A revenge-thriller featuring Kevin James as an escaped neo-Nazi convict doesn’t sound appealing. Yes, the Kevin James of not one, but two, Paul Blart movies. Nowadays the former King of Queens star is better known for hanging out with his buddies on Happy Madison Productions‘ movies. But earlier this year, Adam Sandler reminded audiences he could act in Uncut Gems. If Sandler could do it, James must have felt like it was his turn. Could a Rob Schneider drama be on the horizon? In Becky, James plays foil to Lulu Wilson’s angst-ridden teen. From the directors of the fun horror-comedy, Cooties, Becky channels 80’s-styled exploitation revenge-thrillers with hints of a Rated-R Home Alone.
Becky is an angry, rebellious teenage girl. Her mother died from cancer, her father already has a new girlfriend, and now he’s dragged her to the family cabin to re-connect. To make matters worse, he’s brought his now fiancée and her son for some family bonding. But when a group of escaped neo-Nazi convicts show up at the cabin at take her father and his fiancée hostage, Becky finds a new outlet for her rage.
Becky Channels 1980’s Exploitation Thrills With Bloody Aplomb
Fans of 80’s exploitation revenge-thrillers will find plenty to like about Becky. And directors Jonathan Milott and Cary Murnion (Cooties) are clearly plugging the aesthetics of the sub-genre and time period. Though Becky never scrapes the grime of 80’s revenge-thrillers like Ms 45, it’s jarring music score and aggressive violence owe much to the era. At just over 90 minutes, Becky should feel the strain of its lengths. Yet Milott and Murnion largely keep things moving at a brisk pace. Arguably, Becky takes a little long to get to its Rated-R ‘Home Alone’ set-up. Still once Becky tapes together sharpened pencils this revenge-thriller delivers. The combination of Becky’s inventiveness and the brutal, practical gore effects produce some cringeworthy violence. Like Better Watch Out, Becky brings Kevin McCallister’s hijnks to bloody life with a dark sense of humour.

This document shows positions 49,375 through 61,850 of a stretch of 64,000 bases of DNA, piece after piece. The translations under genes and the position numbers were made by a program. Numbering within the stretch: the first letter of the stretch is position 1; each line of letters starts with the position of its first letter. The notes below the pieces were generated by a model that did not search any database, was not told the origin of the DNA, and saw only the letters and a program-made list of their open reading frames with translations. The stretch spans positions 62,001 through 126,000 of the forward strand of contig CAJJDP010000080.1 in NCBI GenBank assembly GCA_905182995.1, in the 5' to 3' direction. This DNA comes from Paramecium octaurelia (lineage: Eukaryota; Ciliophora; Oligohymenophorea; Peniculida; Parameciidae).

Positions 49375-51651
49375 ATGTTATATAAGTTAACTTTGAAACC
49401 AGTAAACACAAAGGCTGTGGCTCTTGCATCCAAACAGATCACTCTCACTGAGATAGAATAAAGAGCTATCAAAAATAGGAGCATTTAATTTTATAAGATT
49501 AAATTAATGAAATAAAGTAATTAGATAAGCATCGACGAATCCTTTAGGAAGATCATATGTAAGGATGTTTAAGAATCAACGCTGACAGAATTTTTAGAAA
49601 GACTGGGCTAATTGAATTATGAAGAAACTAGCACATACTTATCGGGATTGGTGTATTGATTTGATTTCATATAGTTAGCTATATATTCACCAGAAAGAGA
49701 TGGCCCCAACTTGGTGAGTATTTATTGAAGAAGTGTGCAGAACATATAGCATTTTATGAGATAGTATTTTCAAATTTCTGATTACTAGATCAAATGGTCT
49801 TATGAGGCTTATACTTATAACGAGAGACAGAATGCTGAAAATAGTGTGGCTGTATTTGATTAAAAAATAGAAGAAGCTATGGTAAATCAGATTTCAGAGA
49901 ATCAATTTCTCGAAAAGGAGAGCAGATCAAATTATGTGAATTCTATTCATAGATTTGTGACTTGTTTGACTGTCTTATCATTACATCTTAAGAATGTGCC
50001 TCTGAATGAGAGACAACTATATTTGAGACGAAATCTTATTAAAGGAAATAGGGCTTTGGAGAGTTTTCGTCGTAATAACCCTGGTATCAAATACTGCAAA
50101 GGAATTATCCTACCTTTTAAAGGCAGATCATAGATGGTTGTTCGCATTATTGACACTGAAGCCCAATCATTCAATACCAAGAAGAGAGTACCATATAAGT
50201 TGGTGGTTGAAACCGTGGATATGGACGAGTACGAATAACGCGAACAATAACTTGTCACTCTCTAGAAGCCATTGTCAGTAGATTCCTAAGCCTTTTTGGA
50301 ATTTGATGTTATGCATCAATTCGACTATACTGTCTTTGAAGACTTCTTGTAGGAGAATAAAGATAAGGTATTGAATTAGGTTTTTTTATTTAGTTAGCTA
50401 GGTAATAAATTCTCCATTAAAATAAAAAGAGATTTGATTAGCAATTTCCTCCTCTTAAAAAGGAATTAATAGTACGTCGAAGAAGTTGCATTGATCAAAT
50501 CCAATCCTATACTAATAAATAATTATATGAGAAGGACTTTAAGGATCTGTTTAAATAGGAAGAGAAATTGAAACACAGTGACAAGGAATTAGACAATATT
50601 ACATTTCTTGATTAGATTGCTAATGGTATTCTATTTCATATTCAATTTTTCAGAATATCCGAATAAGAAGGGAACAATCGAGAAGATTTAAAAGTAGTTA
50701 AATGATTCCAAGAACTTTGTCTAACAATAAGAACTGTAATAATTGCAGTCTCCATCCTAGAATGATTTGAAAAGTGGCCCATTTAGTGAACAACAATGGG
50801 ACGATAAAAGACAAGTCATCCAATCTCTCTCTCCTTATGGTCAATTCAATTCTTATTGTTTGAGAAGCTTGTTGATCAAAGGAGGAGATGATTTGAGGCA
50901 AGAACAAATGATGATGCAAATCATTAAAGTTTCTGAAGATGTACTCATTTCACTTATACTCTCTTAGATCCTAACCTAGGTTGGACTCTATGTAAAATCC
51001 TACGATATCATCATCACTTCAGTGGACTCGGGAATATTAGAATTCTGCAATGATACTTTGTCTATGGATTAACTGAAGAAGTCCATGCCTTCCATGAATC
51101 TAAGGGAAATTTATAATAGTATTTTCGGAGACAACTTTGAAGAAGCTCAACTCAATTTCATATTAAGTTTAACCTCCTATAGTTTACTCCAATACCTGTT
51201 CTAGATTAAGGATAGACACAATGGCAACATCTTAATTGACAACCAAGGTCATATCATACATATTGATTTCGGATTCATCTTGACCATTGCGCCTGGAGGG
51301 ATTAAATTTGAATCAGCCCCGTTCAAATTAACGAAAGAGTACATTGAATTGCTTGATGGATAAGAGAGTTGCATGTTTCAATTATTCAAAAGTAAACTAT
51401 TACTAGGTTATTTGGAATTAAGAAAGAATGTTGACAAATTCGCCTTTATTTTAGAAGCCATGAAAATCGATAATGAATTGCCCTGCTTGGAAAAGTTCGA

The combination of Becky’s inventiveness and the brutal, practical gore effects produce some cringeworthy violence.
As it turns out, this dark humour is a bit of a double-edged sword. Much of the humour is as darkly wicked as intended. Becky’s exasperated final response to the giant Robert Maillet’s plea that he’s “changed” is unexpected and hilarious. Occasionally, however, Becky feels a little silly and out of touch with its established tone. Watching Becky descend from a makeshift zip-line to attack an assailant feels a little tonally uneven. Aside from some of the mixed humour, Becky’s screenplay is a similarly mixed bag. On the one hand, Becky is appropriately stripped down in terms of story. Moreover, the revenge-thriller avoids exploiting the neo-Nazi roots of its villains. Conversely, its murky MacGuffin and standard ‘rebel girl’ tropes feel thin.
Kevin James Convinces While Lulu Wilson is Compelling
Odds are many viewers will base their decision to watch Becky based on Kevin James’ role. While some viewers may watch out of curiosity, others sadly pass on this revenge-thriller based on James’ presence. Contrary to expectation, James pleasantly surprises as the ‘big heavy’. He completely inhabits the role and brings quite a bit of menace to his scenes. When James is on screen he elevates the movie’s suspense and balances out the dark humour. In fact, one might argue that Becky doesn’t use Kevin James enough. Amongst his crew, only the massive ex-pro-wrestler Robert Maillet stands out. His imposing size makes him hard to miss, but the decision to invest his, and only his, character with some remorse is an unexpected change of pace.
With Becky, Wilson smoothly transitions to more mature roles bringing a raw intensity to the character.
Though the character conforms to most stereotypes about rebellious teen girls, Lulu Wilson is an absolute blast as the movie’s title character, Becky. Despite the fact that she’s only 15-years-old, Wilson has already amassed an impressive résumé that includes Annabelle: Creation, Ouija: Origin of Evil, and The Haunting of Hill House. With Becky, Wilson smoothly transitions to more mature roles bringing a raw intensity to the character. If the script is a little light on her character, Wilson is undeterred and turns in a charismatic performance. She balances out the character’s rage with a range of other emotions making her a sympathetic character. Ultimately, Wilson ensures “Becky” belongs alongside other ‘badass women’ of horror.
Becky Exceeds Expectations as Gritty, Female Revenge-Thriller
Don’t be deterred by Kevin James’ role in the movie. First and foremost, James proves he’s more than up to the challenge. An expanded role might have actually further benefited Becky. Besides, Lulu Wilson’s rage-fuelled performance rightly takes centre stage. She’s fantastic in what’s a darkly fun, bloody revenge movie. If the idea of a Rated-R spin on Home Alone sounds appealing, Becky delivers on what it promises.
THE PROFESSOR’S FINAL GRADE: B+